Rev. Ralph Warnock is in one of the two Georgia senate runoffs that will determine the balance of power in the United States Senate. Rev. Warnock is a fan of Jeremiah Wright, Barack Obama’s former pastor who delivered the famous “God D***” America” sermon. Warnock also was an associate pastor of the church he now pastors, a church which enthusiastically hosted Fidel Castro in 1991 with shouts of “Vive Fidel! Vive Fidel!”
When Rev. Warnock was criticized for it, he begged off on the grounds that he was just an associate pastor at the time and not a “decision-maker.” But he’s wrong about that - he was in fact a decision-maker, making the decision to continue on the staff of a church that thought Castro was a great guy.
When he was accused of being sympathetic to socialism, he said that people who had questions about Christianity and socialism should read the passage in Acts 2 that describes the early church as a church that “had all things in common” (Acts 2:44).
But there is a chasm between the kind of socialism Fidel Castro practiced in Cuba and the kind of commonality found in the early church. The unbridgeable difference between the two is quite simply this: there was nothing “voluntary” about Castro’s socialist system, but everything voluntary about the way in which the members of the early church shared their resources.
Cubans were socialists by the iron will of Castro. If you weren’t keen on being a socialist, your alternative was a prison cell. But the early Christians were commonalists by the will of God and the prompting of the Holy Spirit. Their generosity with each other was not a product of force but a quite voluntary expression of their new life in Christ.
Choice was the hallmark of the dynamic in the early church. They shared all things in common not because they had to but because they wanted to.
Choice words are strewn liberally throughout Acts 2-5. “They were selling their possessions and belongings and distributing the proceeds to all, as any had need.” They were driven by faith, not force.
Now the full number of those who believed were of one heart and soul, and no one said that any of the things that belonged to him was his own, but they had everything in common (Acts 4:32).
The voluntary nature of this society is emphasized just two verses later.
There was not a needy person among them, for as many as were owners of lands or houses sold them and brought the proceeds of what was sold and laid it at the apostles’ feet, and it was distributed to each as any had need (Acts 4:34).
Their land was not seized by force; no, it was sold through love and generosity.
The voluntary nature of all this becomes abundantly clear in Acts 5, where God puts Ananias to death as divine judgment for lying about how much he gave to God. Barnabas, as recorded in the last paragraph of Acts 4, “sold a field that belonged to him (not the collective) and brought the money and laid it at the apostles’ feet” (Acts 4:37).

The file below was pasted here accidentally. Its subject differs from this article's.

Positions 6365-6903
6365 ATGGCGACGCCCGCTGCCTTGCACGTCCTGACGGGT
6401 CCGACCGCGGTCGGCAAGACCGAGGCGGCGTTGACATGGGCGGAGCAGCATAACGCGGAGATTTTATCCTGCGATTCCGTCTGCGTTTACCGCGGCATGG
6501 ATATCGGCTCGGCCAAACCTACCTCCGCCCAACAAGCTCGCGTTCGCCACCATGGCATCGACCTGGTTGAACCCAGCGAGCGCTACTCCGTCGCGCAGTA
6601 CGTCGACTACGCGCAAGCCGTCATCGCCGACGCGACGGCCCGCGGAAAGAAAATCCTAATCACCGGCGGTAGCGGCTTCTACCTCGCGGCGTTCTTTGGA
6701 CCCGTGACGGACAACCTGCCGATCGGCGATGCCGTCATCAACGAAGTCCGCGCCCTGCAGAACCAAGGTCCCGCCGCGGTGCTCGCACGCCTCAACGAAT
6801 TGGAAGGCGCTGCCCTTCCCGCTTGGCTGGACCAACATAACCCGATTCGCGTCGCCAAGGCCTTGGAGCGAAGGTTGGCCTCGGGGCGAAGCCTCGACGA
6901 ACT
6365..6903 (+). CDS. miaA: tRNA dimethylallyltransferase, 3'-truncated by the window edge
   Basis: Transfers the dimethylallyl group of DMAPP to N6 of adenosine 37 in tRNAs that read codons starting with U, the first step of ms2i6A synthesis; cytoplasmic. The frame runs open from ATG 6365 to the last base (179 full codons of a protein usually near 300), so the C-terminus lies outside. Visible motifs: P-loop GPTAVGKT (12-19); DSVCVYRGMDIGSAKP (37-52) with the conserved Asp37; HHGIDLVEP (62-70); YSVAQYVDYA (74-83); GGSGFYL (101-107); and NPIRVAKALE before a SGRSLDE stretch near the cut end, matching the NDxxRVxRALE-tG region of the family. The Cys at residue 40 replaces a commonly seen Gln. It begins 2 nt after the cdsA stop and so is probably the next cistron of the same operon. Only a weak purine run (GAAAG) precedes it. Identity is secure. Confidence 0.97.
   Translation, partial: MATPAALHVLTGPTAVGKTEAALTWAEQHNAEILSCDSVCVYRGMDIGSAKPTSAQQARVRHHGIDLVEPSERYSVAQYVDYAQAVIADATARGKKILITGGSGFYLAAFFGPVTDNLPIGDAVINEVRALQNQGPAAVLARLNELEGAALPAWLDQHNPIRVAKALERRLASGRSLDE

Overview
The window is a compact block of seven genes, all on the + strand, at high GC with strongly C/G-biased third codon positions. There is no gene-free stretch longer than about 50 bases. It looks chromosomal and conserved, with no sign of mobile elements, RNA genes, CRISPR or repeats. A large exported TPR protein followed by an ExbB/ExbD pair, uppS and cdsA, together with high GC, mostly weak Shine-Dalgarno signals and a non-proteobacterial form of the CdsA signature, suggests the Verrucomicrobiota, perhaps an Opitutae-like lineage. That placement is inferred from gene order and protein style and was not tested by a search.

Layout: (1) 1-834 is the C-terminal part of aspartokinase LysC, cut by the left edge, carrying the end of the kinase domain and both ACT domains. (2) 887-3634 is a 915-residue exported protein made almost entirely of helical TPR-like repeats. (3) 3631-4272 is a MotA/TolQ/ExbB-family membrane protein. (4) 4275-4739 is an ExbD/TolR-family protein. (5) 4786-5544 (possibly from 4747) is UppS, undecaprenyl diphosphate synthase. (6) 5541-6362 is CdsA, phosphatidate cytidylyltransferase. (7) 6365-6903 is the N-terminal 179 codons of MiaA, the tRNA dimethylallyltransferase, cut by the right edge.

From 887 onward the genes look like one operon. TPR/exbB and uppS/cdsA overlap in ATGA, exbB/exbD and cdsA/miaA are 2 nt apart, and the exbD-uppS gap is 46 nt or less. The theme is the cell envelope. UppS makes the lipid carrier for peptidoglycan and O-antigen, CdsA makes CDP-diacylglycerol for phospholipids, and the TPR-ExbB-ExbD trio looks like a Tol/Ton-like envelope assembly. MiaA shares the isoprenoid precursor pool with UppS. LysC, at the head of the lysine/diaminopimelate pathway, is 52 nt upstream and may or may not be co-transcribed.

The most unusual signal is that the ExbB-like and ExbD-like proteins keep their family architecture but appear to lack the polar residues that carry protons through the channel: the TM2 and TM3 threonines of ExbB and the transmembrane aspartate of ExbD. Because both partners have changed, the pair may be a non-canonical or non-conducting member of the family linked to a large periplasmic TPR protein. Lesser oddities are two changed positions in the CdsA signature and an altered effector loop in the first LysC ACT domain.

Ananias saw how the members of the fellowship admired Barnabas’ example, and decided to snag a little admiration for himself on the cheap by selling a piece of property, pretending to give all the proceeds but keeping back a chunk for himself. But Peter busts him down. “Why has Satan filled your heart to lie to the Holy Spirit and to keep back for yourself part of the proceeds?” (Acts 5:3) As soon as Peter uttered these words, Ananias keeled over on the spot and breathed his last. His wife Sapphira told the same lie and met the same fate.
Ananias’ problem was not that he took a slice off the top. The problem was he lied about it. For man’s praise, he pretended to be more generous than he really was. “You have not lied to man but to God” (Acts 5:4).
Peter drives home the voluntary nature of all these transactions and the sanctity of private property when he says to Ananias, “While it (the property) remained unsold, did it not remain your own? And after it was sold, was it not at your disposal? (Acts 5:4) In other words, it was your own private property. You were not under any obligation to give any part of the proceeds to the fellowship fund. What you did with it was entirely up to you.
This is not the language of socialism. The difference between Christianity and socialism is that under socialism, you give as much as Fidel tells you to give. Under Christianity, you give as much as God tells you to give.
A time-tested and slightly modified summary:
- Socialism: You have two cows. The government takes one and gives it to your neighbor.
- Communism: You have two cows. You give them to the government, and the government then gives you some milk.
- Fascism: You have two cows. You give them to the government, and the government then sells you some milk.
- Nazism: You have two cows. The government takes both and shoots you.
- Christianity: You have two cows. You sell one and buy a bull. Your herd multiplies, and the economy grows. You sell them, make a generous donation to the poor, and retire on what’s left.
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